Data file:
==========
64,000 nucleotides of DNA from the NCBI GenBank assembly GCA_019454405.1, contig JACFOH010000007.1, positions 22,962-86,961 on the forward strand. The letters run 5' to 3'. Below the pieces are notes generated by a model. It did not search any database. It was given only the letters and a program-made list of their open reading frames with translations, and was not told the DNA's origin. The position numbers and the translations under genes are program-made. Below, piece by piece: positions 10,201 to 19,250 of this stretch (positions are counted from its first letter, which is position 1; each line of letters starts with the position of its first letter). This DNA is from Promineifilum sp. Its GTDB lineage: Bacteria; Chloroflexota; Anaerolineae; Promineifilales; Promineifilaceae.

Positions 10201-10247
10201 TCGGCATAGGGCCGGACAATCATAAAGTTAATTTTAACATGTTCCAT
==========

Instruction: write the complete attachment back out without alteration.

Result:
64,000 nucleotides of DNA from the NCBI GenBank assembly GCA_019454405.1, contig JACFOH010000007.1, positions 22,962-86,961 on the forward strand. The letters run 5' to 3'. Below the pieces are notes generated by a model. It did not search any database. It was given only the letters and a program-made list of their open reading frames with translations, and was not told the DNA's origin. The position numbers and the translations under genes are program-made. Below, piece by piece: positions 10,201 to 19,250 of this stretch (positions are counted from its first letter, which is position 1; each line of letters starts with the position of its first letter). This DNA is from Promineifilum sp. Its GTDB lineage: Bacteria; Chloroflexota; Anaerolineae; Promineifilales; Promineifilaceae.

Positions 10201-10247
10201 TCGGCATAGGGCCGGACAATCATAAAGTTAATTTTAACATGTTCCAT